Researching and Teaching Scientology

Perception and Performance of a New Religion

Authors

  • Stephen E. Gregg University of Wolverhampton

DOI:

https://doi.org/10.1558/imre.19178

Keywords:

Fieldwork, Lived Religion, Methodology, New Religions, Scientology

Abstract

The academic study of Scientology (most often meant to mean the Church of Scientology) is complicated by a problematical inherited discourse between media, academics (and their students) and the Church of Scientology. In this short reflection piece, it is argued that this discourse should be understood within a wider context of attitudes to the study of New Religions within the academy, and the impact of CoS engagement with mainstream media. Additionally, it is argued that the preconceptions of both students and CoS representatives reflect these discourses, which in-turn impact not only upon research and teaching about Scientology, but also upon public projections of religious identity by the CoS. Referencing recent frameworks of Lived/Represented/Reported Religion, the article suggests that the study of diverse and everyday Scientology may offer a fruitful approach to future scholarship.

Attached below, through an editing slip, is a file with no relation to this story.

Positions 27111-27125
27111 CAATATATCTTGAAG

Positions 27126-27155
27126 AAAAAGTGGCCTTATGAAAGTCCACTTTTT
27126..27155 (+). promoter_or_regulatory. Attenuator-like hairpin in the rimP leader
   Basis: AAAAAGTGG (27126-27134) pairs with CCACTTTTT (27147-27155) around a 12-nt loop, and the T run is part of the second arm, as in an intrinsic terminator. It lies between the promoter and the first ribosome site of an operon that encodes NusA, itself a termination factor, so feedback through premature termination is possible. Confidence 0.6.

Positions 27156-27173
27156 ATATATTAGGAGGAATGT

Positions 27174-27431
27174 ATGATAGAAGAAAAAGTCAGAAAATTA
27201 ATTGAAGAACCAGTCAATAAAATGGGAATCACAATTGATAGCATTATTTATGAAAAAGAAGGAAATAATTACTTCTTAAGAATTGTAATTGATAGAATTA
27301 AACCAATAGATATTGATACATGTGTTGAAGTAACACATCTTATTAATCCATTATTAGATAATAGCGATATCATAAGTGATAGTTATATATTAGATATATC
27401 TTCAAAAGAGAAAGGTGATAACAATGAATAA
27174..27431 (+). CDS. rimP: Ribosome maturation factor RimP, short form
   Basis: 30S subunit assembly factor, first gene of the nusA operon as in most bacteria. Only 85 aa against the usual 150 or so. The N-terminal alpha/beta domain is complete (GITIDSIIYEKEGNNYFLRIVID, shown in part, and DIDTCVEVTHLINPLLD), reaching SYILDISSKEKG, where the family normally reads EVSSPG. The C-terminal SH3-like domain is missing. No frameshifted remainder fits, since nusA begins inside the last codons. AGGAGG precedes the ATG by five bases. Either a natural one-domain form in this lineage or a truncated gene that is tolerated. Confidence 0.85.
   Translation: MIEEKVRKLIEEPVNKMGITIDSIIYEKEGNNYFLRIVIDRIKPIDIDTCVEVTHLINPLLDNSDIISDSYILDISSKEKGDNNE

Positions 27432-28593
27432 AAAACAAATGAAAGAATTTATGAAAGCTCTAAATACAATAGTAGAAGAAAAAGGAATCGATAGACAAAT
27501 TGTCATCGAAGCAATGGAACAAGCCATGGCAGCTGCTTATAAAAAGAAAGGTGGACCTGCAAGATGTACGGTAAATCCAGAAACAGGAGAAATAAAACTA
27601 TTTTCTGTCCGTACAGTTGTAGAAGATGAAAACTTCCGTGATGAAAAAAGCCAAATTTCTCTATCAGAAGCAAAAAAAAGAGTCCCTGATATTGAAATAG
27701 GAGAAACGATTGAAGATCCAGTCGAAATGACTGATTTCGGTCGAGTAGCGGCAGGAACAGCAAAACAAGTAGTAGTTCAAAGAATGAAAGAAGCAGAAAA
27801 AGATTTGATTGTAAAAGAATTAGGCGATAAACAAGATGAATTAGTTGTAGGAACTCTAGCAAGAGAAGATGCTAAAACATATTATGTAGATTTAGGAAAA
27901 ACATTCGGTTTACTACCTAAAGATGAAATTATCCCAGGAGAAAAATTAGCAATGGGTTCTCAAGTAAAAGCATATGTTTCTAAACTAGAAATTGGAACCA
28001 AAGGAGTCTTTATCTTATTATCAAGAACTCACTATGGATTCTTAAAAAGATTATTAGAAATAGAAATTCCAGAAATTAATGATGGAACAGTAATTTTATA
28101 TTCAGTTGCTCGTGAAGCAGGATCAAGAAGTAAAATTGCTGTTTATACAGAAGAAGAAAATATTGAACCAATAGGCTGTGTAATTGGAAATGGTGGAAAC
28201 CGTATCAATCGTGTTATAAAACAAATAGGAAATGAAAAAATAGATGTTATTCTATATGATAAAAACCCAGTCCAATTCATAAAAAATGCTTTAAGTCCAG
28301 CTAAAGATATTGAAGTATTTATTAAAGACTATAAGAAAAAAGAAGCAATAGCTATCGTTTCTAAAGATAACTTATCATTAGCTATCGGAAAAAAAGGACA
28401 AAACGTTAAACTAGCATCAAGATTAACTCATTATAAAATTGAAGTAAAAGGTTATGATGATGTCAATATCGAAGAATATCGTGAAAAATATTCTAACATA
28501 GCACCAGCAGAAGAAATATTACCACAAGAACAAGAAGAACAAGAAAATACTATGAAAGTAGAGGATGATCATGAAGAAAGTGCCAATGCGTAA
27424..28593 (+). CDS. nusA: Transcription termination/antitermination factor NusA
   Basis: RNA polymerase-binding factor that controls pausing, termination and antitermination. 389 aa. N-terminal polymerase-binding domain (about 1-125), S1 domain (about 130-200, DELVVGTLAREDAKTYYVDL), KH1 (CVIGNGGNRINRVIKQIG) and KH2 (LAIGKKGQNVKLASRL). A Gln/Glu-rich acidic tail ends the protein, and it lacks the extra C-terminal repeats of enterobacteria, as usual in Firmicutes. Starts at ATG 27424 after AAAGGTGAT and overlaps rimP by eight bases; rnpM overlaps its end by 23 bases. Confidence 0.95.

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Published

2021-03-05

How to Cite

Gregg, S. E. (2021). Researching and Teaching Scientology: Perception and Performance of a New Religion. Implicit Religion, 23(2), 129–139. https://doi.org/10.1558/imre.19178

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